Data suggests many advisers don’t charge enough
The cost of providing financial advice may be rising but that reality is not being reflected in the actual fees financial advisers are charging their clients.
Data relating to actual fees charged to advice clients suggests that many advisers are charging fees less than the value of the time it takes to produce that advice.
The data, compiled by Padua Financial Group and provided to Financial Newswire, reveals that contrary to industry suggestions that the average fee charged by advisers is around $3,500, the reality last financial year was closer to $2,500, albeit that it has risen over recent months to closer to the $3,000.
What is interesting about the data is that it reveals that advisers working for major licensees such as those who are members of the Financial Services Council (FSC) were last financial year charging lower average fees than those working for smaller licensees.
The data show that on an ongoing per centage basis, those advisers operating under smaller licenses were charging an average of 0.81% last financial year, compared to 0.89% for those operating under the larger licensees.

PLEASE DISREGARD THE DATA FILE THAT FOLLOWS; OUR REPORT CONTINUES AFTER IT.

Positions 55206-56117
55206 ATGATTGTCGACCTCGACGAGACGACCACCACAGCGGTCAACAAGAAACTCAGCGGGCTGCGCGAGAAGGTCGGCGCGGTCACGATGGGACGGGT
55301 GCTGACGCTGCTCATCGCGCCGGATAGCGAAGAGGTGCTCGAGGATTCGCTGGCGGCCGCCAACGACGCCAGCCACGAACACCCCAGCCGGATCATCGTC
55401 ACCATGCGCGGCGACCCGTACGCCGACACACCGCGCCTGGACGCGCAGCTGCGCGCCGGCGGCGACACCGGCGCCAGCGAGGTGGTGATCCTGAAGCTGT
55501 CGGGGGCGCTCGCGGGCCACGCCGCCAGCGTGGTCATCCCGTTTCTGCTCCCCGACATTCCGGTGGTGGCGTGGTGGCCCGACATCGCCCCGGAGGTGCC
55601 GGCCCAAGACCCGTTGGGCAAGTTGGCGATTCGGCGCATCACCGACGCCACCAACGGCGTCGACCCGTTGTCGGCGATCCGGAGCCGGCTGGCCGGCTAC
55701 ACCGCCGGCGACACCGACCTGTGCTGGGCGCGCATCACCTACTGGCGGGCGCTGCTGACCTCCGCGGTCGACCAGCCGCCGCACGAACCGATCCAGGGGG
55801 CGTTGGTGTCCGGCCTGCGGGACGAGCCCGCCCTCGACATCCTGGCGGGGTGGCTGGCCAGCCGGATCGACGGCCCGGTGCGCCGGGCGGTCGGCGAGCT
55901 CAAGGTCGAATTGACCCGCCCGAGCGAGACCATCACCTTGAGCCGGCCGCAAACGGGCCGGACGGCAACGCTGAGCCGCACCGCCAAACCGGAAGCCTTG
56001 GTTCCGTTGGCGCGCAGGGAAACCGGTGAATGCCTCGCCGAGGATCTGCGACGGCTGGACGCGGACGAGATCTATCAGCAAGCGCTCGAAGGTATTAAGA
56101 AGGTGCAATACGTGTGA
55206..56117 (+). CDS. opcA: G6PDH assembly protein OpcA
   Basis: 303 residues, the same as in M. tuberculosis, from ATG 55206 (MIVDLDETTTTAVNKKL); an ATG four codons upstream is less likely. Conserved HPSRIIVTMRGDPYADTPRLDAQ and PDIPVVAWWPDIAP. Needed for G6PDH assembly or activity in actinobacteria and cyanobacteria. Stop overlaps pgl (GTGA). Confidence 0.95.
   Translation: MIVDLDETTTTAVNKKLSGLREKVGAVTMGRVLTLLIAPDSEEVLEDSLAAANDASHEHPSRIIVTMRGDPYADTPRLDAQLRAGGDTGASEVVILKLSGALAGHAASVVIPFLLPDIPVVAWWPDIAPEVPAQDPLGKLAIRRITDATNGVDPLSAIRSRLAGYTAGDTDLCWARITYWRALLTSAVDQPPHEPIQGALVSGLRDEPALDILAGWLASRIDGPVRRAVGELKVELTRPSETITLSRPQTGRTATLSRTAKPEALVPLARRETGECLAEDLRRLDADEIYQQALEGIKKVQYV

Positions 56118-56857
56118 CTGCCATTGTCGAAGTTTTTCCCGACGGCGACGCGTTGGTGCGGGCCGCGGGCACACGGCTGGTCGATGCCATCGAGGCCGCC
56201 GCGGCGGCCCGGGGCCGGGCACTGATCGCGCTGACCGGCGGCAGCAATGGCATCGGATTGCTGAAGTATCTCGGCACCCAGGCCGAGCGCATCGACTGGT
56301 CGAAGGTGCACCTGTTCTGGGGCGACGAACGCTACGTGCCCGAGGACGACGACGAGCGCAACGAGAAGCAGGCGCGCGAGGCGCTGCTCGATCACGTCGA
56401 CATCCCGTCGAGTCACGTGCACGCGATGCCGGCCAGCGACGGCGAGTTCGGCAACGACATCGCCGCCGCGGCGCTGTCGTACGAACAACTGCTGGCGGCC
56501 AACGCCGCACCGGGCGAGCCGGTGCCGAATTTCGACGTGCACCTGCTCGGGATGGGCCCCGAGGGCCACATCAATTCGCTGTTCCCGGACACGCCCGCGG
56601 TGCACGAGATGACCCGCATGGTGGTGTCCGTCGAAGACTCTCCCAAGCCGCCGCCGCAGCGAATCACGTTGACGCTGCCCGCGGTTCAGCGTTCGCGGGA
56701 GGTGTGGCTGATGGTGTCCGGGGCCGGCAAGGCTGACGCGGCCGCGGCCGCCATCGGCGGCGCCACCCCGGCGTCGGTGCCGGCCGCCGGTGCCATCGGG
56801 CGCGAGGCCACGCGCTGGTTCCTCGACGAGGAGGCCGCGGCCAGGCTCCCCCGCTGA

The data around actual fees being charged comes against the background of research undertaken by the FSC by KPMG suggesting that the cost per client of the current advice process within the existing regulatory regime being $5,334.
The KPMG white paper suggested that with appropriate regulatory changes the cost of providing financial advice per client might be reduced to around $3,466.
Padua’s co-founder, Matthew Esler said the data suggested that while the cost of advice was rising many advisers will still billing at fee levels which did not reflect the reality of those costs.
“When they talk about fees, there are the fees they know they should be charging and there are the fees that are actually being charged,” he said.
Padua derives its data from the fees being charged by the financial advisers working under the licenses of the company’s clients.
The data around actual fees being charged comes amid other industry research suggesting that the COVID-19 pandemic has created significantly increased demand for financial advice but that perceptions around high fees remain a major constraint for many potential clients.